5. Conclusions

The pioneering studies conducted in Japan demonstrated that radiography by cosmic-ray muons is a powerful new technique to investigate the inner structure of the edifice of volcanoes. In perspective, muon radiography is likely to have a considerable expansion also to other applications.

Given the morphology of the Mt. Vesuvius-Mt. Somma complex, the investigation of the internal structure of the edifice of Mt. Vesuvius at depths larger than in previous volcano radiographies is a real challenge. However, it is motivated by a high social and scientific interest. In order to cope with the strong reduction of the muon flux due to the traversal of the volcano’s edifice, a muon-detector active area of tens of square metres is needed, much larger than in previous investigations. The detector design will take advantage of the experience gained from the construction of large area muon detectors for particle-physics experiments. A large detector active area will allow reducing the measurement time and eventually result in muon radiography to be used for almost real-time monitoring purposes. The detector will make use of plastic scintillators and aim at an angular resolution of the order of 15 mrad, so far achieved only with nuclear emulsions.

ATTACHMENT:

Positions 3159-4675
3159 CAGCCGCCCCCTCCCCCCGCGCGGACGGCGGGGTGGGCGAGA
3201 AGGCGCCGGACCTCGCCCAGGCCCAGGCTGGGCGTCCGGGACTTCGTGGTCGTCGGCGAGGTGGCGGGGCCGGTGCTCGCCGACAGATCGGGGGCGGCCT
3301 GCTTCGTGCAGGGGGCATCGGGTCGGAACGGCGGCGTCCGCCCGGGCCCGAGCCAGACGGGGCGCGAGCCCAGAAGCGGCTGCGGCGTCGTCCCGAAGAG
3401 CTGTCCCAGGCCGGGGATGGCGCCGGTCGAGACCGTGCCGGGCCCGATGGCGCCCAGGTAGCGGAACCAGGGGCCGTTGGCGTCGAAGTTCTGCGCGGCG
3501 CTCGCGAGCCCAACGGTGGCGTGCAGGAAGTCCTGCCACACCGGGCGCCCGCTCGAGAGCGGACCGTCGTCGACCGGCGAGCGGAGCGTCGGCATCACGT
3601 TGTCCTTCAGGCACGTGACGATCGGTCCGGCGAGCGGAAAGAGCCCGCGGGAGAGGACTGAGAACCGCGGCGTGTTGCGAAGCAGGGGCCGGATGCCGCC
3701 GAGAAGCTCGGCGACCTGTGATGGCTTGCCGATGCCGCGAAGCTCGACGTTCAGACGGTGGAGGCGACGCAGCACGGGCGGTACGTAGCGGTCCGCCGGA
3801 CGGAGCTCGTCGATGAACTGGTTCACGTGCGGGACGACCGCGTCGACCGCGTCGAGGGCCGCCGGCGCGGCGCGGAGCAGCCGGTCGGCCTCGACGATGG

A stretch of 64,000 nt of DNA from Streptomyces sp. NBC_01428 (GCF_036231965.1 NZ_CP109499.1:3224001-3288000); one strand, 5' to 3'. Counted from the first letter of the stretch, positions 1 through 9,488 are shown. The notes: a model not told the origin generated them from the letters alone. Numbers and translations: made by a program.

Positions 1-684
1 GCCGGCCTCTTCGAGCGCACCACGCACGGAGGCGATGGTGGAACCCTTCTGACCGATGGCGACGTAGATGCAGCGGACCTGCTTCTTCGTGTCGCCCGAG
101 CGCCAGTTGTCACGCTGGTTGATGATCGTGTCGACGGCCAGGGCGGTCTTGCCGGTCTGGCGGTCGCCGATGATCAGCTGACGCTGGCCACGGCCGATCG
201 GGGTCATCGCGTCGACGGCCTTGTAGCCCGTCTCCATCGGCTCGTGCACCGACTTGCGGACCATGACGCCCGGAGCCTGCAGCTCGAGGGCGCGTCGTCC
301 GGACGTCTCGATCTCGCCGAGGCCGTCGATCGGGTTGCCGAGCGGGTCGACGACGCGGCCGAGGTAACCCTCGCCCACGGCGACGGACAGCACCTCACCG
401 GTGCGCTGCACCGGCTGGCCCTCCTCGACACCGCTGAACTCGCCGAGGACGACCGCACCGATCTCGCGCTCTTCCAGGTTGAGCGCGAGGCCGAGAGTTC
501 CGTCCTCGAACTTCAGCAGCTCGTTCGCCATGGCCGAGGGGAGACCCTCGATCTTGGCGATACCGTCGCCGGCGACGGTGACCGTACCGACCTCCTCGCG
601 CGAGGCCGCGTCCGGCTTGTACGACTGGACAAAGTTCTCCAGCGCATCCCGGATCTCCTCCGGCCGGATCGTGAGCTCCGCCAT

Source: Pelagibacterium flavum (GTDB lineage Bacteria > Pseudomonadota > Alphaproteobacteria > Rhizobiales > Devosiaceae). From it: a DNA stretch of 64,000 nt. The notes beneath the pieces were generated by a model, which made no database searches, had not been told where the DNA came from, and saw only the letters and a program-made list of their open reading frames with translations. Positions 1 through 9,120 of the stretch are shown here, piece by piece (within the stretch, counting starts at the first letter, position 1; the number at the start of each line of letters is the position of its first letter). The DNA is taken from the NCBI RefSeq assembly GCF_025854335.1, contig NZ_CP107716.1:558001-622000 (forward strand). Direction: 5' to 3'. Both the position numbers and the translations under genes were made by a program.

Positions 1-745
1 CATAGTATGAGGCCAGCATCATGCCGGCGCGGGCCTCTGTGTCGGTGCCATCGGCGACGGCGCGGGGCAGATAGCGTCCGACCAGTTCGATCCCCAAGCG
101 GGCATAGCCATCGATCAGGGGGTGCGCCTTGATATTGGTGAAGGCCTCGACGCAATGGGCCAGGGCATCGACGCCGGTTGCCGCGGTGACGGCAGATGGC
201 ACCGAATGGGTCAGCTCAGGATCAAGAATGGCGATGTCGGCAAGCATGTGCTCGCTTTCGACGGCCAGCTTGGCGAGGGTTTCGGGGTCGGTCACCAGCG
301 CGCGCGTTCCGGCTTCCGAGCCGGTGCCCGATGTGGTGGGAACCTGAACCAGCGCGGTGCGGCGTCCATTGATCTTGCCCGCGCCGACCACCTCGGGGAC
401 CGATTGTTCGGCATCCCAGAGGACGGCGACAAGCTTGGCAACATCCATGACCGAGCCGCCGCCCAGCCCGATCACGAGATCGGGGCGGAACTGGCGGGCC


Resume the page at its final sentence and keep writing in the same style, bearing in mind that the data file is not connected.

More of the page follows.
The deployment of a large-area detector at Mt. Vesuvius by an international collaboration is also intended to pave the way to subsequent application to other volcanoes around the world. Of special scientific interest will be the radiography of Strombolian volcanoes.


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Buontempo, S., D'Auria, L., De Lellis, G. et al. Perspectives for the radiography of Mt. Vesuvius by cosmic ray muons. Earth Planet Sp 62, 131–137 (2010).

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Key words

  • Volcanology
  • muons
  • cosmic rays
  • radiography